Tantrums and Travels

 

An idyllic family photo on the plane.  Reality was not so pretty.

An idyllic family photo on the plane. Reality was not so pretty.

There are very few happy family pictures in today’s post because there were so few points in the day where someone wasn’t crying and throwing a fit. We checked out of our hotel in Shanghai at noon -silly us thinking we were going to sight-see a bit more in the morning before leaving. It took us forever to pack up. During this time Garrick unrolled two rolls of toilet paper and carried them all around the room, Carrigan dumped his crackers all over the floor and stomped them into the carpet- our room seriously looked like a wild bachelor party had occurred by the time we exited it. We headed to the airport to catch a 2 1/2 hour flight to Guangzhou (sounds easy enough, you’d think) where we will stay for the next 5 days to complete Carrigan’s U.S. visa paperwork so we can bring him home. I wish that was all I had to say about that and that was the end of the post. However, our family seemed like evidence today for all the Chinese people who witnessed us in the airport and on the plane of why they think their one-child policy is not such a bad idea after all.

Why is this baby delirious?

Why is this baby delirious?

Ah, yes, he is drunk on distilled water.

Ah, yes, he is drunk on distilled water.

Carrigan’s first meltdown occurred after we pulled up at the curb and took the gift bag from him containing our guide’s present to give her. He always wants to have something in his hand and he does not want to put it down or give it up, whether it’s a piece of trash, a book or a cookie. Dropping a piece of paper he’s holding onto requires us having to chase it down in the wind, and it is slow-going trying to get anywhere with him. Chinese people do not like children to cry. We think he has been quite spoiled because there has been no one in his life with a long-term vested interest in his development, so teaching him to act in socially acceptable ways has never been on anyone’s agenda. Our guide, to get him to stop crying, gave the gift back to him (not helpful!!) to hold for another few minutes while we unloaded our bags. Taking the gift away again to give her caused a meltdown that lasted the entire way through the airport. At this point, Garrick is also crying because he’s sick of being in the car seat/stroller. Of course, our gate is one of the very last gates in the airport. Complete strangers trying to console your children because they don’t feel you are doing a good job of it yourself (we don’t cater to the fits) is quite awkward. The security check again required Carrigan to release the next thing in his clutch to go through the conveyor belt, so you can imagine, the fits just kept coming. I mostly had to carry him horizontally in my arms through the airport since he refused to walk. We were quite a sight. We hurried to McD’s to order some lunch before boarding (if we could have read the tickets we would have known dinner was served on the plane) and after racing to the gate realized the flight was delayed. We sat down to eat, which was a sight in itself. Carrigan spilled a whole thing of fries all over the floor and scurried to pick them up off the floor and eat them while Charlotte sat with her nuggets on her lap in the stroller. We thought we’d hang one more bag over the back of her stroller to make it one less thing to carry onto the plane, which sent her (lightweight!) stroller flying over backwards, nuggets and fries in the air- all we could do was laugh (we knew she wasn’t hurt, and believe it or not, compassion is not our strong suit) while onlookers looked horrified (not sure if it was the situation or our response to it, or both) and we forever helped to cement confidence in their country’s one-child policy.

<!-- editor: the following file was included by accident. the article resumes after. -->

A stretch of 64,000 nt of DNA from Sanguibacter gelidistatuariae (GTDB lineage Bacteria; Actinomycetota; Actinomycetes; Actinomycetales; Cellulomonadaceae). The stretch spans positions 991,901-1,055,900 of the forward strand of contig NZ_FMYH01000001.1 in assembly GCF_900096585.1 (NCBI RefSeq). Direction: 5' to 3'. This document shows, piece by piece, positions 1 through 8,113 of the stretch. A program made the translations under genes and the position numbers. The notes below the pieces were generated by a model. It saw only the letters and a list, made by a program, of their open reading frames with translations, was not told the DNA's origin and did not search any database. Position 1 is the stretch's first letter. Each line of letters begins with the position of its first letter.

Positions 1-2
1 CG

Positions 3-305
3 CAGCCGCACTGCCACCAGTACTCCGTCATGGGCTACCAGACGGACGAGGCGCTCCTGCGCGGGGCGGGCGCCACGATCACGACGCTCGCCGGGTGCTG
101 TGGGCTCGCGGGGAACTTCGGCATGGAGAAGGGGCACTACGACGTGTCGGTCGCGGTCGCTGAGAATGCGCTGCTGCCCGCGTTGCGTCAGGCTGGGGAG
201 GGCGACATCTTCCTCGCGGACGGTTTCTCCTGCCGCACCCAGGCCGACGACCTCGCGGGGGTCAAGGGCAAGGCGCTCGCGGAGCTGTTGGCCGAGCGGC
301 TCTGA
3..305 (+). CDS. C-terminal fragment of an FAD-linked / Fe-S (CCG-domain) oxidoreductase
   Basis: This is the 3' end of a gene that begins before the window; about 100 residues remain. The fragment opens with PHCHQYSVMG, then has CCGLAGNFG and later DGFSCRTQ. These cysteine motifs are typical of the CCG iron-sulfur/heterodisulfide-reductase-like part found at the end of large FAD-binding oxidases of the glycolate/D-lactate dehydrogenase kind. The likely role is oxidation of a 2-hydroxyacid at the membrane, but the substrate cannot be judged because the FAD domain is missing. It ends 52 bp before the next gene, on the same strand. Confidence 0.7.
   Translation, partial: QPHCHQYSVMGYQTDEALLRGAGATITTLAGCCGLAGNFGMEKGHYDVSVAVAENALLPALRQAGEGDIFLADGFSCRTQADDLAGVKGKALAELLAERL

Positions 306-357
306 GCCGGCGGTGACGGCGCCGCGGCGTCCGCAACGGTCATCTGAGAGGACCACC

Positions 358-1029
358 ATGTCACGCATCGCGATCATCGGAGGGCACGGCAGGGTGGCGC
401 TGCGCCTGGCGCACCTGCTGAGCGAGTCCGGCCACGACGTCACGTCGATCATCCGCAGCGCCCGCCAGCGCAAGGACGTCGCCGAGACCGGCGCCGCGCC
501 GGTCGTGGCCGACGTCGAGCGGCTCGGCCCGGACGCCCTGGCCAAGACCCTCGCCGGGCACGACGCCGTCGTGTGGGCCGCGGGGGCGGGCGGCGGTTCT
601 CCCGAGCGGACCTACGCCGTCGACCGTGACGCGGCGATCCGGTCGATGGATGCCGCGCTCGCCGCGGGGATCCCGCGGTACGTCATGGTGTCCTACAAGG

It was pretty much like this all day.

It was pretty much like this all day.

I wish I could say after that at least the short flight went well. But, no. As soon as we found our seats on the plane and Carrigan realized he was going to be required to actually sit in one, with a strap around his waist no less (which we now understand his reaction to this), he was having no part of it. He struggled to get up and into the aisle while others looked for their seats and gave us pitying glances and stares, praying for dear life they weren’t going to be seated next to us. By this point, Garrick had also joined in the chorus of obvious displeasure, and we had quite a cacophony. I strapped Garrick into his car seat and he threw the biggest fit I have ever seen in a baby his age. The crew lifted the ban on the seat belt rule during takeoff for us, and as soon as I was able to start comfort-nursing him, he quieted down. Little did I know this, too, would cause an issue. While I was not exposed, apparently public nursing is not socially acceptable, and a stewardess quickly rushed to my side and draped a blanket over my shoulders to cover me and the baby. I guess it solved two problems for them, being that I’m sure they thought Garrick was not properly bundled, either. The rest of the flight included us holding and trying to keep quiet a crazy, over-tired baby who wanted to stand in our laps and throw his raisins over the seat into the hair of the person in front of us, two cups of apple juice spilled in my lap, and Carrigan happily waving and tapping each person who walked by on their way out of the plane to say goodbye. Garrick finally fell asleep as soon as we exited the plane on the shuttle to the terminal.

 

On the bus from the plane to the terminal.  We made everyone wait on us.  Carrigan thinks that is great!

On the bus from the plane to the terminal. We made everyone wait on us. Carrigan thinks that is great!

We think our friend Bill described the event perfectly.